Baptism

The sacrament of Baptism is the beginning of life—spiritual life.

Because of original sin, we come into the world with a soul which is supernaturally dead. We come into the world with only the natural endowments of human nature. The supernatural life which is the result of God’s personal and intimate living within us, is absent from the soul.

Original sin is the absence of something that should be in our souls. It is a darkness where there should be light.

Jesus instituted the sacrament of Baptism to apply to each individual soul the atonement which He made on the Cross for original sin.

Jesus will not force His gift upon us, the gift of supernatural life for which He paid. He holds the gift out to us hopefully, but each of us must freely accept it.

We make that acceptance by receiving the sacrament of Baptism.

When the sacrament of Baptism is administered, original sin disappears as God becomes present in the soul, and the soul is caught up into that sharing of God’s own life which we call sanctifying grace.

Important Dates & Information

1st Sunday of the month–11:30 am, or during Sunday Mass when requested.

Baptism Classes

2nd Thursday of the month
7 pm–Please call 2 weeks prior to register, 412.761.6651

Parents who have not attended a preparation class, or who have not attended a class in the last three years, must do so prior to the baptism of their child.  The ideal time is before the birth of the child takes place.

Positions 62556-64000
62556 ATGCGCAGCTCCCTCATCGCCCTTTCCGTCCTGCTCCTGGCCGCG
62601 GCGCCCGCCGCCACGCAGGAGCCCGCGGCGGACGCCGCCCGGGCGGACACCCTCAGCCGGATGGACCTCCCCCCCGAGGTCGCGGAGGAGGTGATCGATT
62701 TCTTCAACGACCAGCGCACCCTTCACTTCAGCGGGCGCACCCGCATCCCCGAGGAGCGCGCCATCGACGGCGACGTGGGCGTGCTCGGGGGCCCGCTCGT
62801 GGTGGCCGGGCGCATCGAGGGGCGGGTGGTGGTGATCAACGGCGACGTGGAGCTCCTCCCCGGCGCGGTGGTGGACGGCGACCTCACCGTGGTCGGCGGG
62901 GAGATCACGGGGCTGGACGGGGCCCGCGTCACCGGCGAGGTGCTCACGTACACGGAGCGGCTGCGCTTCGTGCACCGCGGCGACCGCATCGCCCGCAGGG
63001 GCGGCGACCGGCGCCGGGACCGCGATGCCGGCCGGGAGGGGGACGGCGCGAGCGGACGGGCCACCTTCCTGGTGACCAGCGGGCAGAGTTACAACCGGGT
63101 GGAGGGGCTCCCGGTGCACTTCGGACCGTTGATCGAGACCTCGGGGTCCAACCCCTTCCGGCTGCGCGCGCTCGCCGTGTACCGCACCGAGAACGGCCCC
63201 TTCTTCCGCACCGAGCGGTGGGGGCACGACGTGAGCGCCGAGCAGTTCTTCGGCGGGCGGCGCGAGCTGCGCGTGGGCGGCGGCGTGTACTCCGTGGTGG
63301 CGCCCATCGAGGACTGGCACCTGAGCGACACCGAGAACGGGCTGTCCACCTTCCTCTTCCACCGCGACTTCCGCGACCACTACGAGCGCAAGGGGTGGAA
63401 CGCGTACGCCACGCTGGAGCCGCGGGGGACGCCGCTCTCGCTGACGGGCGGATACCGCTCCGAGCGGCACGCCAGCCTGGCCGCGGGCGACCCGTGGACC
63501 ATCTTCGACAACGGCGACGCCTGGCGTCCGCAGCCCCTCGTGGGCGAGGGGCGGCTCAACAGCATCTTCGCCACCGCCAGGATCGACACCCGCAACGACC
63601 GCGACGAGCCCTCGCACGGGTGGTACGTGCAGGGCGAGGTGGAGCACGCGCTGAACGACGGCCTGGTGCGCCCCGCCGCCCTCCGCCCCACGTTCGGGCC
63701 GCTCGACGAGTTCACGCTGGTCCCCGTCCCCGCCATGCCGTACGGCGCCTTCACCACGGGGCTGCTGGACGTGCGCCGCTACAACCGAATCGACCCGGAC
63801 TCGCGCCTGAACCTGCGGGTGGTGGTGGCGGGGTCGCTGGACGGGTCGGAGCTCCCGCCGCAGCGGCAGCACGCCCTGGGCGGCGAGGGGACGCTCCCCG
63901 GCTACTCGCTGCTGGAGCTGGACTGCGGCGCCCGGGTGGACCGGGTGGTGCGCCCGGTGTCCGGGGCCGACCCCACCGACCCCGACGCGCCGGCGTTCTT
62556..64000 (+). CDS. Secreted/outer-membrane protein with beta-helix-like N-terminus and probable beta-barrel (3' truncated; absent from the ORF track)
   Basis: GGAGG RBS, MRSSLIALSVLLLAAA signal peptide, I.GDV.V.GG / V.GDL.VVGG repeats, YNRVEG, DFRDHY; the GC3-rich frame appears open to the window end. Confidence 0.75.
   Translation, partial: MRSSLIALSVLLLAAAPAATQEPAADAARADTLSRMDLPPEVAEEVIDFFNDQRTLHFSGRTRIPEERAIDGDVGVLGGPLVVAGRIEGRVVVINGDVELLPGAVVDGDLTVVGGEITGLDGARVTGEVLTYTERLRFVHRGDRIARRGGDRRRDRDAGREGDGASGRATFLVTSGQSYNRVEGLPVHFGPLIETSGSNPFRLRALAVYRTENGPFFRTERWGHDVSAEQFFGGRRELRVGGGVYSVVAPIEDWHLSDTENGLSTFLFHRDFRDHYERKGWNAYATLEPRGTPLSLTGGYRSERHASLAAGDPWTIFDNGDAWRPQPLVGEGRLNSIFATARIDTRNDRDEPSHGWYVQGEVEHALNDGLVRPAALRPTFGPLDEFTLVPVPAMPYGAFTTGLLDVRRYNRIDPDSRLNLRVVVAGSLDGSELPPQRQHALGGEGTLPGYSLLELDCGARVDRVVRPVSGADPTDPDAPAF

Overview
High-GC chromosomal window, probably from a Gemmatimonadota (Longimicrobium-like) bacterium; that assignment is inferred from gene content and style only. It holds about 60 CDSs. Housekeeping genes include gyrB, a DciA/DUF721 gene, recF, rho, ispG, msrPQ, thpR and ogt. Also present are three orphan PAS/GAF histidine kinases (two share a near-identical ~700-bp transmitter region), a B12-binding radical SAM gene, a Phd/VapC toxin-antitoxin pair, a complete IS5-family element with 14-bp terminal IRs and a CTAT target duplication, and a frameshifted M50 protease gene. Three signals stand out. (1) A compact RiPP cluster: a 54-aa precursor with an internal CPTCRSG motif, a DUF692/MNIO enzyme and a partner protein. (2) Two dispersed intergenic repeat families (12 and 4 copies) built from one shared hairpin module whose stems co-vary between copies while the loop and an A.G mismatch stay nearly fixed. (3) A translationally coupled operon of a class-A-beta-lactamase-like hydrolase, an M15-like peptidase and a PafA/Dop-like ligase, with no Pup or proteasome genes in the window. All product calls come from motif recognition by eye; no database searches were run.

Reconciliation (Penance)

The peace of mind and soul which this sacrament imparts to us is one for which there is no substitute.

It is a peace that flows from a certainty, rather than from an unsure hope, that our sins have been forgiven and that we are right with God.

The sacrament of Reconciliation is a sacrament in which the priest, as the agent of God, forgives sins committed after Baptism, when the sinner is heartily sorry for them, sincerely confesses them, and is willing to make satisfaction for them.

By his death on the Cross, Jesus Christ redeemed man from sin and from the consequences of his sin, especially from the eternal death that is sin’s due.

So it is not surprising that on the very day he rose from the dead, Jesus instituted the sacrament by which men’s sins could be forgiven.

Important Dates & Information

Confessions are Saturday–10:30 am or by appointment, 412.761.6651.

First Confession

Preparation for confession is typically part of the 2nd Grade CCD class, prior to First Holy Communion.  It is celebrated during the season of Lent each year.


Communion 

The Holy Eucharist is the greatest of all the sacraments. Baptism of course is the most necessary sacrament; without Baptism we cannot get to heaven. Yet, despite all the wonderful things that Baptism and the other five sacraments accomplish in the soul, they still are but instruments of God for the giving of grace.

But the Holy Eucharist is not merely an instrument for the giving of grace—here is the actual Giver of grace Himself, Jesus Christ our Lord truly and personally present.

It is at the consecration of the Mass that the sacrament of the Holy Eucharist comes into being. It is then that Jesus becomes present under the appearance of bread and wine. As long as the appearances of bread and wine remain, Jesus remains present and the sacrament of the Holy Eucharist continues to there exist.

Important Dates & Information

Individuals who are sick and cannot attend mass can still receive communion.  Please call the parish to make arrangements, 412.761.6651.

First Communion

Preparation for communion is typically part of the 1st and 2nd Grade CCD classes.  Students receive the Sacrament of Reconciliation as part of this process.  First Communion is celebrated during the season of Easter.


Confirmation